Sonali found a job at a top Silicon Valley company. But she couldn’t forget the vacuum of information facing job-seekers. So she came up with the sort of solution you might expect from a newly minted MBA not far removed from completing the confidence-building Leadership Ventures of Wharton: She launched a podcast in which she interviews people in various roles and industries, Q&A style, asking them specific and pragmatic questions about their roles.


Sonali Mangal

The idea, Sonali says, is to educate students and young professionals about various careers and professions. And there’s no substitute for inside knowledge.

“Once anyone gets into a job, after they’ve spent some time in it, they have a pretty good idea of what that job is,” she says. “But that information is in their heads, available to people who ask them, but not easily accessible. So that’s what the podcast is trying to attempt — I’m not sure how good of an attempt it is, but I’m trying to make that information accessible.”

With a few exceptions, the podcast, Learn Educate Discover (available for free on iTunes), is in a simple interview format. Every episode — there are 74 in all — is a discussion between Sonali and someone from a different profession, “an informal but detailed discussion so that someone who is listening gets a good idea of, ‘Hey, does this sound interesting to me?’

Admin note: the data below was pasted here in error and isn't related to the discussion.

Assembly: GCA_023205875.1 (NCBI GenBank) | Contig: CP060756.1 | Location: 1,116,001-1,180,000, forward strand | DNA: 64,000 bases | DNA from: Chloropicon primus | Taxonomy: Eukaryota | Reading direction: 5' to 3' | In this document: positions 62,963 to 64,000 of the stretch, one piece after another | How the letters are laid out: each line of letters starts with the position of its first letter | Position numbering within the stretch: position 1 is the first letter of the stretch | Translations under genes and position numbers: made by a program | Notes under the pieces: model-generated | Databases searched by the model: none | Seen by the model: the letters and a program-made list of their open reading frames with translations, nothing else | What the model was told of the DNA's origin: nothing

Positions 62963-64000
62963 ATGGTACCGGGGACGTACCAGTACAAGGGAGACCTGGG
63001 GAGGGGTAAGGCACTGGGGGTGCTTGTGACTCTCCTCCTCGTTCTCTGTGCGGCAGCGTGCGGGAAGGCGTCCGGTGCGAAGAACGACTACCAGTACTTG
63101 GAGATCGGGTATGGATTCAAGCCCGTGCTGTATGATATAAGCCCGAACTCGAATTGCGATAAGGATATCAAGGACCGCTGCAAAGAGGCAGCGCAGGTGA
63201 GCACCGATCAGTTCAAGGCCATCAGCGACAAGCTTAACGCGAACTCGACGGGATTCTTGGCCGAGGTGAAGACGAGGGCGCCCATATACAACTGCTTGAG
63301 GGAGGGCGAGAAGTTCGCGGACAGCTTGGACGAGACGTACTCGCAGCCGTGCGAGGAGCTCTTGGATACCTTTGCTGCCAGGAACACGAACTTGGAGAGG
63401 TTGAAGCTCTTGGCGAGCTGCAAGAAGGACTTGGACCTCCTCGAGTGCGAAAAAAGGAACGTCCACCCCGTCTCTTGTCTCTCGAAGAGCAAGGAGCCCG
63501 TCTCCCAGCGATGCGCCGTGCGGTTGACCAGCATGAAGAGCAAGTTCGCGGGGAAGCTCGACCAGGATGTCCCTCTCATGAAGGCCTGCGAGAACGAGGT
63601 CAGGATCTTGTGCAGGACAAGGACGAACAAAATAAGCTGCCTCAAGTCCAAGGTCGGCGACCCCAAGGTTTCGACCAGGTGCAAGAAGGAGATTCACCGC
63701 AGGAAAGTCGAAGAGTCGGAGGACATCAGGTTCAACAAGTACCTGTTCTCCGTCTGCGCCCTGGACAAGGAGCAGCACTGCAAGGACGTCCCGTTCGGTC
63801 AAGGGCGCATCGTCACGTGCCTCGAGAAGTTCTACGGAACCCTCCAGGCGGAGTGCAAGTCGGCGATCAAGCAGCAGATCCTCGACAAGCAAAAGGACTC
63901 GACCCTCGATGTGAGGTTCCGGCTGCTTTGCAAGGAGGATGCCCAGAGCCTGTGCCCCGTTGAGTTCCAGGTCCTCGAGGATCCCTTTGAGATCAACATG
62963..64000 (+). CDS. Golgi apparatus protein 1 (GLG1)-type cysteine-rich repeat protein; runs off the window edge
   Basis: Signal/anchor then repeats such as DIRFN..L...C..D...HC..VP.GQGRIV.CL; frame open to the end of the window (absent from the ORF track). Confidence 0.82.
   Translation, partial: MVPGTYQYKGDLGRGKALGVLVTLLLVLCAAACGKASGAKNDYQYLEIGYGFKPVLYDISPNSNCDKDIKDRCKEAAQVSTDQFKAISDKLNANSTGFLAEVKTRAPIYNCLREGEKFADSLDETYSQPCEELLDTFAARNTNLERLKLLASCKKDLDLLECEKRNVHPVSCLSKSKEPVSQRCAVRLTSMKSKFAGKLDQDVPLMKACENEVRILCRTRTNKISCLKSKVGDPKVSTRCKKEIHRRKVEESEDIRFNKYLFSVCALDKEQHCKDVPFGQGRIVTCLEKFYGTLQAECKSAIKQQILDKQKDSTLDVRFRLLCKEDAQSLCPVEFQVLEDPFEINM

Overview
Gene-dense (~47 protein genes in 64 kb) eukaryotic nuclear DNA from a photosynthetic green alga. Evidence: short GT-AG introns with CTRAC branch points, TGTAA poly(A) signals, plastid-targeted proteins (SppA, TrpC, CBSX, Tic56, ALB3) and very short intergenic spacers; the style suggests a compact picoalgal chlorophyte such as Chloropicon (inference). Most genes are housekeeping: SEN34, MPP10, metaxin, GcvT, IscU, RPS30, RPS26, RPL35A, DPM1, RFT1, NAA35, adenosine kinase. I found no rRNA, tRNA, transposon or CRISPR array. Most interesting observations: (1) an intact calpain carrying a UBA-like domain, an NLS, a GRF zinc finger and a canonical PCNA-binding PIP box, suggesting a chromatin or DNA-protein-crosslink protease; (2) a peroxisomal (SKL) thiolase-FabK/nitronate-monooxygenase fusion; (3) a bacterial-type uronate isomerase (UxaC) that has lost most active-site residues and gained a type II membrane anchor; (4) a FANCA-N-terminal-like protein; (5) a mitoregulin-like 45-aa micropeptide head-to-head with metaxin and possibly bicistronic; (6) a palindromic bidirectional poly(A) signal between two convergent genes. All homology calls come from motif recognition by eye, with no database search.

“We go beyond the job description to things like, ‘Give me examples of projects that you’ve worked on,’ and ‘Walk me through the kind of things that you do when you actually do these projects, what what are the interesting aspects, the not-so-interesting aspects?’” Sonali says. “One question that I really like to ask is, ‘What are the qualities in a person that you think will actually enjoy this job?’ Because oftentimes that’s not very clear, right?”


Sonali posted her first podcast interview in October 2015, and her most recent on February 16, 2017. She’s had about 40,000 total downloads (though as she points out, the metrics for podcast usership is not totally reliable). She tries to post weekly; sometimes she posts more often, sometimes less. Topics covered on LED have included social entrepreneurship, B2B content marketing, venture capital, and investment banking — but she’s also done podcasts with physicians, comedians, startup CEOs, and photojournalists. Interviewees have included professionals from LinkedIn, Amazon, Airbnb, McKinsey, and Deutsche Bank; most recently she did a podcast on data journalism with a reporter from the Telegraph in the UK.